Dining sets may be the death of me one day!
I am optimistic by nature, so as soon as I finish one, I get amnesia about what a struggle the table was. Something about that big expansive flat surface, it just isn’t easy to get a uniform look. And if anyone thinks it is, please share your tips with me!
This dining set came to me from a grandma at our church who was downsizing a bit, and generously offered it to me.
It is nice solid furniture, but the chairs hadn’t been well-maintained. They were quite creaky and shabby repairs had been made to them. My husband ended up breaking apart the repairs, scraping out old glue and re-gluing and screwing everything together properly.
Let’s jump to how the whole thing turned out, and then I will take you back through the journey that was this dining set.
I started by lightly sanding and cleaning the chairs and giving them 2 coats of Drop Cloth. Shades of white are always a great choice to update dark wood. This paint doesn’t need to be sealed with anything (yay for less steps!), so I distressed the chairs a bit around the edges and they were almost done.
For the seats, my client Gayle, chose this Magnolia Ariana Coral fabric. Isn’t it pretty?
When it was time to tackle the table, I decided against stripping it. The finish on the top was in pretty decent condition, and it was stained in a diagonal pattern on each quadrant. I thought it should be preserved.
Gel stain was my first choice to fill in some of the scratches and dings, but once that was on, I wasn’t really happy with it. I had heard of a product called Restor-a-Finish, and decided to give it a go. You apply it with a staining pad or soft cloth, rubbing in the direction of the grain. I did this outside (on a warmer winter day), due to fumes and the odor. It was a very quick process to apply it, and then I let it dry for about half an hour before bringing it back into my workshop.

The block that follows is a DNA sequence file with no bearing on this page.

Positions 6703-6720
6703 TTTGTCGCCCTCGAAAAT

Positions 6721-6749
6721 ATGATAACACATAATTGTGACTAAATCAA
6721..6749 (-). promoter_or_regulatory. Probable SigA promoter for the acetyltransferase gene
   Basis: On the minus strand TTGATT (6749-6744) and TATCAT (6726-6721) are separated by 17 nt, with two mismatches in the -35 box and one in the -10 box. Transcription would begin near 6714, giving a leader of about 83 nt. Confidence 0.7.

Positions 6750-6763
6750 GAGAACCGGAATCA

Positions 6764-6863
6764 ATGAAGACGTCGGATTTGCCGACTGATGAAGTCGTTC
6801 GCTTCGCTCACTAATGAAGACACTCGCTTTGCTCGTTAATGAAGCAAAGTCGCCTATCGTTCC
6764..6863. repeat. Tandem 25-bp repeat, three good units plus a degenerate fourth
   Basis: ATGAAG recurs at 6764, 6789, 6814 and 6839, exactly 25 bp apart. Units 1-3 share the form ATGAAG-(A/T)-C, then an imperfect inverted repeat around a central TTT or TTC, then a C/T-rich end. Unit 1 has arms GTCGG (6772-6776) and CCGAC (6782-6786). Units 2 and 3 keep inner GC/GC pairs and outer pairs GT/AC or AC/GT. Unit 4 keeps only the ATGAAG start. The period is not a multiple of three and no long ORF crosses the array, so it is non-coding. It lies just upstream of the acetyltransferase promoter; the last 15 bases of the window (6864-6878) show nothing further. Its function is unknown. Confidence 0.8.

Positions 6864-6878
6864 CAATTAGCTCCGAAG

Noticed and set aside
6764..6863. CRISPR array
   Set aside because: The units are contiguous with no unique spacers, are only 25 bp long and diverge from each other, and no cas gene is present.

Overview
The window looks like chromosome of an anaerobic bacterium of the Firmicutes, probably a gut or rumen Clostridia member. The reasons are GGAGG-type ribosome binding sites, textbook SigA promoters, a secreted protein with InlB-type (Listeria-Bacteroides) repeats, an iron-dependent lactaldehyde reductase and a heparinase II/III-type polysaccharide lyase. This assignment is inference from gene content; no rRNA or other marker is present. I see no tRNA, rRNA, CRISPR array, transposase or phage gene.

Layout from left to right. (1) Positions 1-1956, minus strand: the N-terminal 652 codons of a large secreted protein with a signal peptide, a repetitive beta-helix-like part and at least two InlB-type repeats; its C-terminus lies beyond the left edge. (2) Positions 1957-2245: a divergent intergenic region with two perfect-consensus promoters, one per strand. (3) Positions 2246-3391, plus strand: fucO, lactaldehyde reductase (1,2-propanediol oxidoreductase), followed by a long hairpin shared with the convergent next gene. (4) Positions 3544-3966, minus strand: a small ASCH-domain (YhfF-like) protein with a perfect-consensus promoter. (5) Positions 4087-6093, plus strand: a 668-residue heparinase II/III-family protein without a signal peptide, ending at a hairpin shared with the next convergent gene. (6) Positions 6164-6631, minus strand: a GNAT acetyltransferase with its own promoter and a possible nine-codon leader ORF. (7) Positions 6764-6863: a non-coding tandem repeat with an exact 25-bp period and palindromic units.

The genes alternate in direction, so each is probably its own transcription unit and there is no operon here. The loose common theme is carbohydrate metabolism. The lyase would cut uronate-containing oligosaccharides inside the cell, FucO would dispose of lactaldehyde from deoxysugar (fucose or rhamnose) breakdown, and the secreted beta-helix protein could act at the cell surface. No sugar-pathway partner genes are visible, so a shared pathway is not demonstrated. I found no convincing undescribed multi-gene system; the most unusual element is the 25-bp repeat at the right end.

To seal it, I took another detour I shouldn’t have by using the Howard’s wax they recommended for the Restor-a-Finish. The directions say not to use polyurethane over it, so I tried the wax. It left a greasy streaky finish that wouldn’t clear up no matter how much I buffed it.
I ended up washing the wax off with a mixture of vinegar and hot water. Then I sealed it with Gator Hide, which is a polycrylic, and that worked much better. It was now a smooth clear finish, but I wanted it glossier, so I added a coat of Clear Coat Gloss using my favorite blue sponge applicator.
One tip I’ll share for the edges of the top surface is to pull the sponge beyond the edge, rather than stopping at the edge. This will give you less streaks and bubbles.
We delivered the set to Gayle shortly after New Year’s, and she loved it! If you have an old vintage set like this, give these products and methods a try. See? I’m getting the amnesia already!
Here are the products I used for this project:
Here is another dining table in a different style you can check out here:
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